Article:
21st October, Lopburi, Thailand
"... this city is being overrun by baboons?"
"Well, isn't that the fault of the voters?!"
[cue sound of comedy drum roll]
- quote from Naked Gun 2 ½
Lopburi is well known for its population of resident monkeys. Like most abandoned animals, the monkeys found refuge with the monks, who have a tendency to take in all manner of waifs and strays. The locals have adapted to having these creatures around and most shop fronts/houses have been made monkey-proof. Evidence of special monkey foil wrapped around TV antennae and cages mounted in front of hotel windows show that the residents have learnt the hard way from their mischievous behaviour in the past. So, why do they tolerate these animals? Well, the inhabitants of Loburi believe that the delinquent behaviour of these monkeys is far out-weighed by the tourism they attract into the town.
According to some of the locals, these monkeys have settled in well too. A few of them have been known to jump on the trains and take day-trips elsewhere, only to return back to Lopburi in the evening. Love them or loath them, the locals have found a way to co-exist in this small town with the monkeys.
When we first arrived late yesterday afternoon, we noticed monkeys roaming around the streets, and that includes the roads. Monkeys could often be seen crossing the busy intersection to get from one wat to another but the town's traffic seems to have got used to them and slows down accordingly. It was a surreal sight to see them wandering around all over the place so freely; a few of them were even swinging from the electricity pylons.
There are two troops of monkeys - the ones that hang around the wats, 'temple monkeys', and the other 'town monkeys' who hang around the shops near to where we are staying. From our room, we can see both troops as our hotel, Indra Hotel, is right in the middle of monkey land. The 'temple monkeys' hang out at San Phra Kan (a shrine) during the day and Wat Phra Prang Sam Yod during the late afternoon, with just one road separating the two.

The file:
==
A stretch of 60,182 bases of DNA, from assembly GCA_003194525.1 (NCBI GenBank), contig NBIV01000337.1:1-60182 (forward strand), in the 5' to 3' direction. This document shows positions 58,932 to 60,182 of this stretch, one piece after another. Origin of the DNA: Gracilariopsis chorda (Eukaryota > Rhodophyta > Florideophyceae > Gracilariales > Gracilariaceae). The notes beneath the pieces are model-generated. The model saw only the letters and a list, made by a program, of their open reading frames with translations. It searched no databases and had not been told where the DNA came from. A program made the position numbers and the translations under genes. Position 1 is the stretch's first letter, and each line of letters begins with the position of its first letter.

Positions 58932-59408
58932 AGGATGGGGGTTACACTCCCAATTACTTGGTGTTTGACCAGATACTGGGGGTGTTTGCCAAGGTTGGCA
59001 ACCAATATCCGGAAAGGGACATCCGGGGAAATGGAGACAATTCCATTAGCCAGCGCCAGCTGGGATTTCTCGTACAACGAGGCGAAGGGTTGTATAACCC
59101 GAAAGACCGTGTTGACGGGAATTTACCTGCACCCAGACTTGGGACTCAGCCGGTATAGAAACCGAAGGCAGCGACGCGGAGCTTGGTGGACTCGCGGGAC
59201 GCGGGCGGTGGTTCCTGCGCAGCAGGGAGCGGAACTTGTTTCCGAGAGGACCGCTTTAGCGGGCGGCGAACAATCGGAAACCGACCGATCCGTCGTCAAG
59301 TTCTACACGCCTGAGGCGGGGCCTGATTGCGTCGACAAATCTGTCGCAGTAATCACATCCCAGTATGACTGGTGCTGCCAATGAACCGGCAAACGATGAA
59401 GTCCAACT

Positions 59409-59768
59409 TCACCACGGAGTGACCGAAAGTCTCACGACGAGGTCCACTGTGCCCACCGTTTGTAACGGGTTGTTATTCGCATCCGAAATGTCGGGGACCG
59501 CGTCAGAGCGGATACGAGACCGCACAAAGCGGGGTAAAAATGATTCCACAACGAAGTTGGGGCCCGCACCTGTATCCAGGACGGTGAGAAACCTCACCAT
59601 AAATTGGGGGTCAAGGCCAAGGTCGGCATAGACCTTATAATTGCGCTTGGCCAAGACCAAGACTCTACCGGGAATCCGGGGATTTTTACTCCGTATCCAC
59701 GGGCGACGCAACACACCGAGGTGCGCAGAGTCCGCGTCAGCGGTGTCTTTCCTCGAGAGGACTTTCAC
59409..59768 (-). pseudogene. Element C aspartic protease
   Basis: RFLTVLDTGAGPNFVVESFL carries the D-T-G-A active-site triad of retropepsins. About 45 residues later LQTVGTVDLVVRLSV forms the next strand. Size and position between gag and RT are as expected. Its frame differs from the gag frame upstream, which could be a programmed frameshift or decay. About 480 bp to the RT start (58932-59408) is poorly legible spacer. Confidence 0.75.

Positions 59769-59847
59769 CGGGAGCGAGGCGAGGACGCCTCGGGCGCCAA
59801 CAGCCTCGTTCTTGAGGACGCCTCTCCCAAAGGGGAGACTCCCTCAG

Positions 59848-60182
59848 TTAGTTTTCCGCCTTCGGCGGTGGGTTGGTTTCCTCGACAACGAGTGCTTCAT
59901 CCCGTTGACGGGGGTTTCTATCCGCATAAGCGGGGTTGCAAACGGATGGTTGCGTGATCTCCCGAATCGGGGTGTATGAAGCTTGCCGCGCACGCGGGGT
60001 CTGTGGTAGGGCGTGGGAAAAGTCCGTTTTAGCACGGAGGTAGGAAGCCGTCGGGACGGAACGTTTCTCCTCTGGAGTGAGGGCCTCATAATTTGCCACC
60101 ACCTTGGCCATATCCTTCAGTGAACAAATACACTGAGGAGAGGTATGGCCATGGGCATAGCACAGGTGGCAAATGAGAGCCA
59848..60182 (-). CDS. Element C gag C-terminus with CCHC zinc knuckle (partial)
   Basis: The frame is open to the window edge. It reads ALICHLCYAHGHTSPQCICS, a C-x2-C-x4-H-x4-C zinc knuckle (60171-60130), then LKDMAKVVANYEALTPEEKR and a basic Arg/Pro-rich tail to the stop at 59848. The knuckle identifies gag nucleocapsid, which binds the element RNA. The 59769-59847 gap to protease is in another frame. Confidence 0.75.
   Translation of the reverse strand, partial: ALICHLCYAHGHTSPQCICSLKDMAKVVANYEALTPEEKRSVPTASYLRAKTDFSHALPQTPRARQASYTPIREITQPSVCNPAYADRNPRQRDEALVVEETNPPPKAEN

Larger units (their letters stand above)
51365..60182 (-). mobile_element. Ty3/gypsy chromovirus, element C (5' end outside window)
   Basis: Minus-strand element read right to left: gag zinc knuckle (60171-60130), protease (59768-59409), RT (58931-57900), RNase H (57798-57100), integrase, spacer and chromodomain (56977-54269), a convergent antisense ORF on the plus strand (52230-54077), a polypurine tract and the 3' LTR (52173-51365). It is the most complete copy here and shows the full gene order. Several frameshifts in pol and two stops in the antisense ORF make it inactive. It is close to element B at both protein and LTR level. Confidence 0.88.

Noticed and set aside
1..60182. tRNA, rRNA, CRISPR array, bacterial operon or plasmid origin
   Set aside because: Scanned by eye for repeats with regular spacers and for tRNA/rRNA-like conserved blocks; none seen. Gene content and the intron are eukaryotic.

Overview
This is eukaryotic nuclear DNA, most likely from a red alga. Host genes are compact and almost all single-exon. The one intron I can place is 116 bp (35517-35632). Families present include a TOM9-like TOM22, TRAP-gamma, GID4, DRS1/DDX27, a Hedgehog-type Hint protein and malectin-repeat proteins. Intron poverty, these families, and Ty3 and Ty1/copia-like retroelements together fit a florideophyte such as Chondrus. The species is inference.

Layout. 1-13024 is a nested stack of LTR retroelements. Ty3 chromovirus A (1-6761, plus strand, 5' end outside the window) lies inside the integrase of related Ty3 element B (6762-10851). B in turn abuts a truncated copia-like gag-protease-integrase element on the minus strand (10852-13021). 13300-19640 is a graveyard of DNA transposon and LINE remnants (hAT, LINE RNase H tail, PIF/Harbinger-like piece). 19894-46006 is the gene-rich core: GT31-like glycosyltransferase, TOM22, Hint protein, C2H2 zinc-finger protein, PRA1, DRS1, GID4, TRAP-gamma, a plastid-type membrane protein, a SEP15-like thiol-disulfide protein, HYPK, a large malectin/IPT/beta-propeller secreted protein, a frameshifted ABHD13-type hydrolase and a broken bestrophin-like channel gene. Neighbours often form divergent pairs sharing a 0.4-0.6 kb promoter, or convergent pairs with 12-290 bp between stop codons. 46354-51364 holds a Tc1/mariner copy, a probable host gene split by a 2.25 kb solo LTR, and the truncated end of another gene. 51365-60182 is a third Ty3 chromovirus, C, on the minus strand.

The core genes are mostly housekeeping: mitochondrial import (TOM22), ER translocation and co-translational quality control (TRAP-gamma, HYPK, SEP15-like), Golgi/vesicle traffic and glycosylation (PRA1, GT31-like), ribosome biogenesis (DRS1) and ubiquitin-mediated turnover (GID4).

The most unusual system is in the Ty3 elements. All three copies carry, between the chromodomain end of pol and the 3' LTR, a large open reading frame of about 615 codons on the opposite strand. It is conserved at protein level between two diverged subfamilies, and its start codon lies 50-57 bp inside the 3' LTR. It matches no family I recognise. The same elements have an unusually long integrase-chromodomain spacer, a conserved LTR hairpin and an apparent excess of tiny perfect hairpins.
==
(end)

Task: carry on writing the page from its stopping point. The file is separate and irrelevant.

We left our hotel late in the afternoon and didn't get very far, for just outside was a troop of monkeys swinging from the metal barriers covering the windows. The shopkeepers on ground level were having fun with this bunch moving them along with long metal poles and igniting firecrackers (throwing them on the pavement, not directly at the monkeys, I should add). It was all very spontaneous and fun to watch as the monkeys scarpered across, lightning quick. The ones hanging off the cables did not get away with it either and a shopkeeper ran his metallic pole along the length of a cable in pursuit of one particular monkey. One thing flashed across my mind and that was death by electric shock. Both beings seemed completely oblivious to this fact and maybe I was worrying too much on their behalf. Still, I took a few paces back just in case!
From the corner of the main road, we could see the 'temple monkeys' by Wat Phra Prang Sam Yod. A few of them were eating cabbages at the road side and a vast number of them could be seen rolling around, chasing one another and climbing on the tourists. We payed our entry fee and were led around by a young boy whose purpose was not to provide commentary, but simply to keep an eye on the animals and shoo them off if they got out of control. We were led inside the stone temple first and the door was closed after us. This was going to be our haven away from the monkeys for a short while. The ruins smelt of monkey excrement and didn't look particularly impressive from inside but it was a good way to introduce us gently to them i.e. behind caged windows.
Once we were brave enough, we ventured back outside. There were monkeys everywhere. A few latched onto Ian's leg, clambered up his back and then up on to his shoulder. I, on the other hand, preferred them not to climb onto me and the young Thai boy did a good job shooing them away. But not before one of the quicker monkeys made his way up to my shoulder and pulled several strands of hair from my head. Frowning at the stinging sensation, I watched him proceed to use my hairs to floss his teeth. Cheeky but ingenious!
Monkeys are very mischievous creatures and a few were running around playing with empty carrier bags and looking into compact mirrors that they must have stolen from unwary tourists. I even spotted one with a half broken pair of spectacles and he placed the remaining lens over both of his eyes to reveal a magnified set. It made me chuckle.
After spending two hours with the monkeys, we left the wat. They are fascinating to watch and there were just so many of them. While it was good to see so many living freely, there must come a point when the total number of monkeys will become too much of a handful. The town will become well and truly besieged by the little blighters and it wouldn't be the fault of the voters! What will they do with them then?